Two men from Sydney, Omar al-Kutobi and Mohammad Kiad, have been sentenced to 20 years in prison for planning to bomb a Shia prayer hall in Sydney and pledging to stab people in the kidneys to impress a recruiter.
Supreme Court Judge Peter Garling handed them the sentence with a non-parole period of 15 years. The judge said that both men were not raised to believe in an extreme version of Islam but by the end of 2014 they "had been drawn to and had embraced the ideology of the Islamic State and extremist Islamic views". He added that there was enough evidence to believe that the men were at the brink of carrying out the attack.
The 25-year-old al-Kutobi and 27-year-old Kiad were arrested in a counter terrorism raid in February 2015. During the raid, officers found a hunting knife, a machete and a homemade Islamic State (Isis) flag at their western Sydney flat.
The judge was quoted by ABC Australia as saying "From the seized material and as a consequence of other information received by the authorities during the investigation, a comprehensive chronology of events charting the offenders' radicalisation and the formation of their conspiracy to commit a terrorist act, or acts, can be set out."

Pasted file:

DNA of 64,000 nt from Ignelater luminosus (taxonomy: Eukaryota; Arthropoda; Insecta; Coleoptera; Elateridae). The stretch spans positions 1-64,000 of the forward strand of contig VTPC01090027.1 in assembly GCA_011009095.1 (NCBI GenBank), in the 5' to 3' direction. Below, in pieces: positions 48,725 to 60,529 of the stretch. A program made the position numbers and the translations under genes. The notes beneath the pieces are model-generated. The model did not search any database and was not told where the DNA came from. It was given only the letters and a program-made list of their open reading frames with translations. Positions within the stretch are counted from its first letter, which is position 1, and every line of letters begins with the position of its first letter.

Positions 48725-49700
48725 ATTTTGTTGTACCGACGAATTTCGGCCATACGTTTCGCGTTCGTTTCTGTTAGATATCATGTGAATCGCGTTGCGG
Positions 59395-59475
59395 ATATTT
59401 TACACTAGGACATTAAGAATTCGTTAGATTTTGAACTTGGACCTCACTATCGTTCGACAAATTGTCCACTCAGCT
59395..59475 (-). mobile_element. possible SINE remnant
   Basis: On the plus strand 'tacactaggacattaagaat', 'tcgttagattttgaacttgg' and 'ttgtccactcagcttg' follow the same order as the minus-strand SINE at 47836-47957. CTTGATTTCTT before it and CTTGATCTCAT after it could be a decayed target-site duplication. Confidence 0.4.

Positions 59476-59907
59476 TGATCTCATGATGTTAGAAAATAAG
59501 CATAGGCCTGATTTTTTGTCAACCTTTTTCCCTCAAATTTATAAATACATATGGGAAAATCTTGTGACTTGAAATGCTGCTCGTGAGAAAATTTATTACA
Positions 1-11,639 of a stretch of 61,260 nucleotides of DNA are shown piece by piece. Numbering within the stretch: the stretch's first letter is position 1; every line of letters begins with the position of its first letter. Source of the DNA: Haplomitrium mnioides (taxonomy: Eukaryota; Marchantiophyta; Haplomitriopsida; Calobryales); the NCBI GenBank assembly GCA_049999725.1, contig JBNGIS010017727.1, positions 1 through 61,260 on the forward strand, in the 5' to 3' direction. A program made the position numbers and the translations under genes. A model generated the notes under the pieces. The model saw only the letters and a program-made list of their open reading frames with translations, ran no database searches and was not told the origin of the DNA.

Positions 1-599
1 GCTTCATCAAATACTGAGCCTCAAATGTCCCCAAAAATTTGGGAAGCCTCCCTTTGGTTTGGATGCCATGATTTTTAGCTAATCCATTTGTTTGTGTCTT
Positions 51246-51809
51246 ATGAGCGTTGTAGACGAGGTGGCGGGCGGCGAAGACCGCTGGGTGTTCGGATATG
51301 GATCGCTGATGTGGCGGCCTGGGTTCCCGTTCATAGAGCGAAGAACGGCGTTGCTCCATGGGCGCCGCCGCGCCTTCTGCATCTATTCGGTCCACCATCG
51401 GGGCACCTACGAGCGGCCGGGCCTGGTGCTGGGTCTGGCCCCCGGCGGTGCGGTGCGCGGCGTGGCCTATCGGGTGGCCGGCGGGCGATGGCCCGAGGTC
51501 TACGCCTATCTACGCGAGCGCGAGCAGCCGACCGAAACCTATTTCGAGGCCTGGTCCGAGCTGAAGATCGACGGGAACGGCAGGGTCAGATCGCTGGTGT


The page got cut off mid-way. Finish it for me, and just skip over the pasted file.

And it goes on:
Detective Chief Inspector Darren Sly on Friday (9 December) said that the police acted in a swift manner as they thought a terrorist attack was impending.
"I think we were very, very lucky in the circumstances and if it wasn't for the intervention of police there then I think we would have had a terrorist event on our hands." He added, "From a police perspective we're happy with the sentence. I think it sends a good message to the community that we're strong on terrorism."